Your School. Your Paper. Since 1936.

The Suffolk Journal

Your School. Your Paper. Since 1936.

The Suffolk Journal

Your School. Your Paper. Since 1936.

The Suffolk Journal

The end of a presidential tour: Obama portraits on display at MFA

Barack+Obama%2C+2018.+Oil+on+canvas+by+Kehinde+Wiley+%0A
National Portrait Gallery, Smithsonian Institution. The Nat ional Portrait Gallery is grateful to the following lead donors for their support of the Obama portraits: Kate Capshaw and Steven Spielberg; Judith Kern and Kent Whealy; Tommie L. Pegues and Donald A. Capoccia; Clarence, DeLoise and Brenda Gaines; The Ston eridge Fund of Amy and Marc Meadows; Robert E. Meyerhoff and Rheda Becker; and Catherine and Michael Podell. The National Portrait Gallery is grateful to all of the generous donors who made these commissions possible and proudly recognizes them at npg.si.edu/obamaportraitstour Image Courtesy of the Smithsonian’s National Portrait Gallery Courtesy Museum of Fine Arts, Boston
‘Barack Obama,’ 2018. Oil on canvas by Kehinde Wiley

The stark blueish purple walls meet the eyes of patrons at Boston’s Museum of Fine Arts as they enter the large gallery, finally being in the same room as the Barack and Michelle Obama portraits that have been traveling around the country since 2021. 

The portraits honoring the first African American president and first lady were painted by African American artists. This is the first time in United States history that Black artists have been selected for the job of painting the presidential portraits.

Kehinde Wiley, who painted the portrait of former president Obama, was born in 1977 and is most well known for painting very large portraits of Black figures in the same light as their historical white counterparts. His paintings are painted with extreme realism and detail. Upon first glance, I was convinced that the painting of Barack was actually a graphic design. The painting is so refined and the brushstrokes were essentially invisible making it seem like he is sitting right in front of all of the viewers.

Wiley also did not stay true to his usual theme of recreating historical paintings. He instead  painted the president in front of a wall of greenery with some flowers intermixed that have meanings to the president. Some of the flowers have connections to the president’s life with the official flower of Chicago, jasmine to represent where he spent his childhood, and African blue lilies to represent his late father from Kenya.

Amy Sherald, the artist who painted the portrait of the first lady, was born in 1973 and paints in an original way of using “grisaille,” which is a type of painting that depicts skin tones through a greyscale. She uses this method to mimic and represent the same tones that are seen in 19th century photographs of African Americans in a way of calling back to history. Along with the greyscale for her skin tone, Sherald also used a stark pastel blue background to keep the contrast high in the larger-than-life portrait; however, she did decide to keep the first lady’s dress’s true colors in the painting.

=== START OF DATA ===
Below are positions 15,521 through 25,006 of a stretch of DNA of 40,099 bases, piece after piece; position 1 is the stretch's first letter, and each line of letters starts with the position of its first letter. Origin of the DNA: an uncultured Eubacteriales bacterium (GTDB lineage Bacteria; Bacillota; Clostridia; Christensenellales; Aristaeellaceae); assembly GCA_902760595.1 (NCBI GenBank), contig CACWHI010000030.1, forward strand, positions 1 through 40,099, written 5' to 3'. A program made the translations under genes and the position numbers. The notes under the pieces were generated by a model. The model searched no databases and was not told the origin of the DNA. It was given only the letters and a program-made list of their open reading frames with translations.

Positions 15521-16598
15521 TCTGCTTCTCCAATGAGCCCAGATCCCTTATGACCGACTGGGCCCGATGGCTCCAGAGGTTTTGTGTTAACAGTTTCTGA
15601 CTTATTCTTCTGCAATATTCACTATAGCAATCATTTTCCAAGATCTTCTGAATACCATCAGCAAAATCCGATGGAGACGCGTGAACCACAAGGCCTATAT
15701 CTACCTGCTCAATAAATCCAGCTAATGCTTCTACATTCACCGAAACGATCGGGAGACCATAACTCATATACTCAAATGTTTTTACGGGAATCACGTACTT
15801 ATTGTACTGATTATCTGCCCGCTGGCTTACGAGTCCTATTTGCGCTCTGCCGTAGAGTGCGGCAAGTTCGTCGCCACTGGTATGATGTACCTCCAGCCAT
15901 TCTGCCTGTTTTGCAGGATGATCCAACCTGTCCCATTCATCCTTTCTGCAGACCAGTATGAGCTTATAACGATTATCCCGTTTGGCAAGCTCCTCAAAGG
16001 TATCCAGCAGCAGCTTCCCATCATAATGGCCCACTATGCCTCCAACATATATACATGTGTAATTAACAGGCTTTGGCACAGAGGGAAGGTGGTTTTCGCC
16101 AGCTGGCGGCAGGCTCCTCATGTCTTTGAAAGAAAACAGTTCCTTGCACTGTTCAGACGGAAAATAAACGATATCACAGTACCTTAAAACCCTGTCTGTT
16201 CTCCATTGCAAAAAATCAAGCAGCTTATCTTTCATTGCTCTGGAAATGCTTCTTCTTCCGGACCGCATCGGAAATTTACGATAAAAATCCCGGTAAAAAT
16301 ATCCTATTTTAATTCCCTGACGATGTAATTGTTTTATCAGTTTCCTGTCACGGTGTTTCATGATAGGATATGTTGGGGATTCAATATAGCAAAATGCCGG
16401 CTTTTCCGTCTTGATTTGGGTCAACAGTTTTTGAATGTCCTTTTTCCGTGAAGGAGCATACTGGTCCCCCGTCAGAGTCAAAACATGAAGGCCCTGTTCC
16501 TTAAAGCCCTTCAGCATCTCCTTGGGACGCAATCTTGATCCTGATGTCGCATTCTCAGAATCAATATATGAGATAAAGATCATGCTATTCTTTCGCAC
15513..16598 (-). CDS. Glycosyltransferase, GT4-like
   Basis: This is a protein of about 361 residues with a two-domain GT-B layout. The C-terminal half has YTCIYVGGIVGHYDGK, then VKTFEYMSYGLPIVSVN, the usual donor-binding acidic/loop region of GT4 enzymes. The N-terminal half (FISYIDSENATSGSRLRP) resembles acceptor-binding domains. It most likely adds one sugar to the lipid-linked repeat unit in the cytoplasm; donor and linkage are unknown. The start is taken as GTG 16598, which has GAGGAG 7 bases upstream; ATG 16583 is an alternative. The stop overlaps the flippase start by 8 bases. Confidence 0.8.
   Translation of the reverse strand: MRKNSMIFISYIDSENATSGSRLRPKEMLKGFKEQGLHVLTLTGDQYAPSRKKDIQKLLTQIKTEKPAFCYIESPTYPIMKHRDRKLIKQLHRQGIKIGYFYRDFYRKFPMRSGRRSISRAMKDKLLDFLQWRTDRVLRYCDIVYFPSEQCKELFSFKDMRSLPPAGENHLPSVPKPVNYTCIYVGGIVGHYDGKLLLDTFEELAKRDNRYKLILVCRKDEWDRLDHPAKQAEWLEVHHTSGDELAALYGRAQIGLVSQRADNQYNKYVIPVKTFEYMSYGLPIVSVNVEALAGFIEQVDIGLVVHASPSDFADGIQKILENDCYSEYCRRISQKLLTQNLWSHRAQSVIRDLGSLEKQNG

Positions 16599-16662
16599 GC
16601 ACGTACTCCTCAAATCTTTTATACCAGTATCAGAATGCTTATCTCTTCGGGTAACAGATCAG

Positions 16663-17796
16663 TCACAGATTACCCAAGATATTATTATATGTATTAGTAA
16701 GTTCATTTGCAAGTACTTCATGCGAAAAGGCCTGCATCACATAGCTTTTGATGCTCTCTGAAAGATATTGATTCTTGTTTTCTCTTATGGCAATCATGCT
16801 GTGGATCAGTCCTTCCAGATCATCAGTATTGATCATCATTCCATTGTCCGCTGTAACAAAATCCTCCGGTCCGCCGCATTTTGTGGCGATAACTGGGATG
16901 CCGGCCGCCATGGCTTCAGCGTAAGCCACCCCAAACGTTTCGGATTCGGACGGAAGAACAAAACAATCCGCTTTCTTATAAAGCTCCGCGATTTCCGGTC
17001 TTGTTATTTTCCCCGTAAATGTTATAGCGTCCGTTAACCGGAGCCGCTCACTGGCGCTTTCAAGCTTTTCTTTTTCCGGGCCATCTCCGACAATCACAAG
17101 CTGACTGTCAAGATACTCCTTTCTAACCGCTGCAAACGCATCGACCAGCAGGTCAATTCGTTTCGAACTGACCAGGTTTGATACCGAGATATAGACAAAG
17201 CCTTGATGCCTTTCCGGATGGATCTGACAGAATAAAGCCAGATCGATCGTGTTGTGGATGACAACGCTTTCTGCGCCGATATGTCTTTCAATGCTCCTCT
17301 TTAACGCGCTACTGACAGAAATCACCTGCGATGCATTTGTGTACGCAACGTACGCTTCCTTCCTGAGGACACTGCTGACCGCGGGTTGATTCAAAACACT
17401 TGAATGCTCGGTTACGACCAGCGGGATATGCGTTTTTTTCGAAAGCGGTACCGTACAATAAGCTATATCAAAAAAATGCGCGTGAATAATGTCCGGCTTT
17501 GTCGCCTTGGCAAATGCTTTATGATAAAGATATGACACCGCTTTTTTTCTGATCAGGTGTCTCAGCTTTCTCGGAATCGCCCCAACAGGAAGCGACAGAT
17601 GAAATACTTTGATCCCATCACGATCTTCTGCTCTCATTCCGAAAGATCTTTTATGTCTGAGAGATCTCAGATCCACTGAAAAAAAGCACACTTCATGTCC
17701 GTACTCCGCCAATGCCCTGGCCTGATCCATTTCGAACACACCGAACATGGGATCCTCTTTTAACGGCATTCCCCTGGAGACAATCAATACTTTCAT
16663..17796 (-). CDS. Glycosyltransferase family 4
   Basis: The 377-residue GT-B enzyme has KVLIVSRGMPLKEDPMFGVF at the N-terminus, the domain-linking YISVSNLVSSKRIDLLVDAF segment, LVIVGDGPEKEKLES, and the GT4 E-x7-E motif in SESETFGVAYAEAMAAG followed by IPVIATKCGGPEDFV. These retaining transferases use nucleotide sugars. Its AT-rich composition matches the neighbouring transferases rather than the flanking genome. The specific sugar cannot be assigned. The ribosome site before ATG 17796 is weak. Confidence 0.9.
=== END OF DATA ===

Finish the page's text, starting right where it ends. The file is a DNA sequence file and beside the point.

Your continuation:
These paintings are quite different and have extreme differences when it comes to style. Standing in front of these, they are almost intimidating to be in front of and it makes every visitor take a moment to take in the size and beauty of each portrait. 

‘Michelle LaVaughn Robinson Obama,’ 2018. Oil on linen by Amy Sherald (National Portrait Gallery, Smithsonian Institution. The Nat ional Portrait Gallery is grateful to the following lead donors for their support of the Obama portraits: Kate Capshaw and Steven Spielberg; Judith Kern and Kent Whealy; Tommie L. Pegues and Donald A. Capoccia; Clarence, DeLoise and Brenda Gaines; The Ston eridge Fund of Amy and Marc Meadows; Robert E. Meyerhoff and Rheda Becker; and Catherine and Michael Podell. The National Portrait Gallery is grateful to all of the generous donors who made these commissions possible and proudly recognizes them at npg.si.edu/obamaportraitstour Image Courtesy of the Smithsonian’s National Portrait Gallery Courtesy Museum of Fine Arts, Boston)

With these paintings being quite popular  and impactful, directly adjacent to the exhibit there is “Portraits of Leadership” exhibit. It features a hallway full of small portraits drawn by students aged elementary all the way through highschool who drew their “inspirations.” All of the kids drew their idols ranging from people in their lives to large political and historical figures. There were parents and teachers along with figures like Alexandria Ocasio Cortez and Martin Luther King Jr.

No matter who the person is or their background, they can impact a young person’s life. After the Obama presidency young people have had more opportunities and been exposed to a more diverse pool of leaders for young people to look up to, which is what makes this exhibit so important. 

Being able to see this exhibit while in Boston is a surreal experience that if given the opportunity to visit I believe every person should go and see. The Obama Portraits exhibit is now on view at the MFA until Oct. 30th.

Leave a Comment
More to Discover
About the Contributor
Keely Menyhart, Arts & Entertainment Editor | she/her

Keely is a junior from Merritt Island, Florida. She is majoring in journalism with a print/web concentration and a minor in advertising. When she is not writing for the Journal, you can find her walking through museums, listening to music or rewatching her favorite shows. You can also find her exploring record stores and obsessing over new music. Keely plans on continuing her work from the Journal after graduating by covering music and entertainment for news publications.

Comments (0)

All The Suffolk Journal Picks Reader Picks Sort: Newest

Your email address will not be published. Required fields are marked *

Activate Search
The end of a presidential tour: Obama portraits on display at MFA